While recognizing the papal apology’s importance to survivors, the former chair of the Truth and Reconciliation Commission says Pope Francis’ offering of sorrow and shame leaves a “deep hole” by blaming individual members of the Catholic Church for the abuses of residential schools, not the institution itself.
“It is important to underscore that the Church was not just an agent of the state, nor simply a participant in government policy, but was a lead co-author of the darkest chapters in the history of this land,” said Murray Sinclair in a statement on Tuesday.
“Driven by the Doctrine of Discovery and other Church beliefs and doctrines, Catholic leaders not only enabled the Government of Canada, but pushed it even further in its work to commit cultural genocide of Indigenous peoples.”
Sinclair, a former judge and retired senator, led the TRC as it crossed the country gathering testimony from survivors, eventually producing thousands of pages of reports on Canada’s residential school system in 2015.
The Catholic Church operated some 60 per cent of the institutions, which were funded and regulated by the federal government in Ottawa. The rest were operated by various Protestant denominations.
On Monday in Maskwacis, on Treaty 6 territory in Alberta, Francis apologized for the ways many church members “co-operated, not least through their indifference, in projects of cultural destruction and forced assimilation promoted by the governments of that time, which culminated in the system of residential schools.”
Cheers and applause rang out a second earlier when the pontiff uttered words many survivors waited a lifetime to hear: “I am sorry.”
But, according to Sinclair, history offers clear examples where “it was not just a collaboration, but an instigation” in which the church urged the federal government to be bolder and more aggressive in its efforts to destroy Indigenous cultures.
“It was more than the work of a few bad actors — this was a concerted institutional effort to remove children from their families and cultures, all in the name of Christian supremacy,” Sinclair said.
The TRC’s Call to Action 58 urged the Pope to come to Canada and deliver an apology for the Catholic Church’s role in the “the spiritual, cultural, emotional, physical, and sexual abuse” of Indigenous children in the institutions.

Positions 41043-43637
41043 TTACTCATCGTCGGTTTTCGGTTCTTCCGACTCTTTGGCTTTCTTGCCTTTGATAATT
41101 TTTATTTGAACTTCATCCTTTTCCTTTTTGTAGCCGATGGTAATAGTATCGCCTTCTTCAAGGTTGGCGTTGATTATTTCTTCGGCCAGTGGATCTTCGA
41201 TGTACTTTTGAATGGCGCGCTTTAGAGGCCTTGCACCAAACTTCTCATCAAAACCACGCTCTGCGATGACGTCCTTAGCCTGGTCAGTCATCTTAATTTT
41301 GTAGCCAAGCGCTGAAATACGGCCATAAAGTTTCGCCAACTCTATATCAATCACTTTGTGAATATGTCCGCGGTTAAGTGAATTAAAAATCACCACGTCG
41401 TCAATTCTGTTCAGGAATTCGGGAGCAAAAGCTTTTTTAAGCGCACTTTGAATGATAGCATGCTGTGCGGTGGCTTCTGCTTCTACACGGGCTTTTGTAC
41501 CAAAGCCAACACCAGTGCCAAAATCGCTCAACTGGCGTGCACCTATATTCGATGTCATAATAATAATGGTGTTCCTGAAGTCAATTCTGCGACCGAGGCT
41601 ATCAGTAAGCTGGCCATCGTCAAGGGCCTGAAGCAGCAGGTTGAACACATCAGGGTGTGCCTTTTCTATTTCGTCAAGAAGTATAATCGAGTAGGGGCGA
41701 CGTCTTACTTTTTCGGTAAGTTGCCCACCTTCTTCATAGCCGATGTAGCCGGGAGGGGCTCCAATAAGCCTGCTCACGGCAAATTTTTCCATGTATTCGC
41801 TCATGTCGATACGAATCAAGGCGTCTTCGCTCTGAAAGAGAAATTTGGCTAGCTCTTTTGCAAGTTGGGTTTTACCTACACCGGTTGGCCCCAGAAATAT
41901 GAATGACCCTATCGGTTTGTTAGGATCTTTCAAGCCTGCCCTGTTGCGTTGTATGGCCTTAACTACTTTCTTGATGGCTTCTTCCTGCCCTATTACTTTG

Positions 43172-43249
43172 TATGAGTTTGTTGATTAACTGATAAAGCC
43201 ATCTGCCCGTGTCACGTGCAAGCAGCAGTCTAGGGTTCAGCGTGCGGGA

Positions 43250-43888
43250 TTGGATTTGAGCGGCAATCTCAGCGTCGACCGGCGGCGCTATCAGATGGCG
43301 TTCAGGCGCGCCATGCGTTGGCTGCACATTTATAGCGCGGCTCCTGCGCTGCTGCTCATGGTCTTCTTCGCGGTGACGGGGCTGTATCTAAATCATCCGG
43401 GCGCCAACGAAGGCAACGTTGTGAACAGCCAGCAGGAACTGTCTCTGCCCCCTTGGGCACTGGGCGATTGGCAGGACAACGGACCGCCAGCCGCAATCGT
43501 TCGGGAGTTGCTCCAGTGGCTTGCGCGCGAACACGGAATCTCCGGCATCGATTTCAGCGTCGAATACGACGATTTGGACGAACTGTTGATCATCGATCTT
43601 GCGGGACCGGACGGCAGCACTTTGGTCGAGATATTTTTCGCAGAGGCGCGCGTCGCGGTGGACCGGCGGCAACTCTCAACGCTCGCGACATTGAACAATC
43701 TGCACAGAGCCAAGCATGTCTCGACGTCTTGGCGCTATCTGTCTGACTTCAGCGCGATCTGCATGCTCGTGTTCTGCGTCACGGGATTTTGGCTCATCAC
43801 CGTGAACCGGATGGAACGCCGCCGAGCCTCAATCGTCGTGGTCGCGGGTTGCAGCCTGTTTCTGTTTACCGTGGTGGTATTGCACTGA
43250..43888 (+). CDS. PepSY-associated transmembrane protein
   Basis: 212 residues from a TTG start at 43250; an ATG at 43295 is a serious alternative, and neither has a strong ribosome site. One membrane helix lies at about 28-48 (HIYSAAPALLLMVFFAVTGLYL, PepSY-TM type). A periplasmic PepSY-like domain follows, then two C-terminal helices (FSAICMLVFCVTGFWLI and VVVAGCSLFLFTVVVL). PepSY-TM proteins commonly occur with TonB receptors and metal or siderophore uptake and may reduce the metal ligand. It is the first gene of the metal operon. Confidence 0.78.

Francis did not apologize for the church’s institutional role in the system, but rather framed the abuse, as he did in his first apology in Rome, as the work of “a few bad actors” – individual Catholics who lapsed in their faith.
It’s unclear if Sinclair considers Call to Action 58 completed. He did not immediately respond to an interview request.
Sinclair also noted in his statement how the Vatican has not heeded the TRC’s call for all religious denominations to repudiate colonizing ideologies used to justify European sovereignty over Indigenous lands and peoples, such as the Doctrine of Discovery.
The doctrine, emanating from a series of papal bulls from the 15th century, held that European explorers could acquire territories for their monarchs merely by “discovering” them, even if they were already inhabited and governed by others, as long as those inhabitants were non-Christians.
In practice, this doctrine and similar ones were used to justify the invasion, seizure and conquest of Indigenous territories particularly in the Americas of today, including in some places through warfare and slaughter.
Indigenous advocates for years have urged states to formally repudiate and rescind the doctrine.
“While an apology has been made, that same doctrine is in place,” added Sinclair’s statement. “The Pope and the Church remain silent on the most problematic tenets of its belief system: that Indigenous peoples in Canada and around the world should not have the right to practice their own faith, cultures, and traditions.”
While Sinclair pointed to shortfalls in the apology, his fellow TRC commissioner Willie Littlechild gifted Francis with a headdress once the Pope concluded his remarks.
Littlechild is a survivor of the Ermineskin Indian Residential School, whose former grounds Francis visited earlier in the day.
An estimated 150,000 First Nations, Inuit and Métis children were forced to attend Canada’s countrywide system of assimilationist residential schools which officially operated for more than a century.
The TRC documented widespread instances of neglect, abuse, malnutrition, chronic underfunding, disease and death at the institutions.
The National Centre for Truth and Reconciliation has identified more than 4,000 victims who died at the schools.
The Pope’s journey, dubbed a penitential pilgrimage by Vatican, continues this week as Francis prepares to head to Quebec City on Wednesday from where he will fly to Iqaluit on Friday.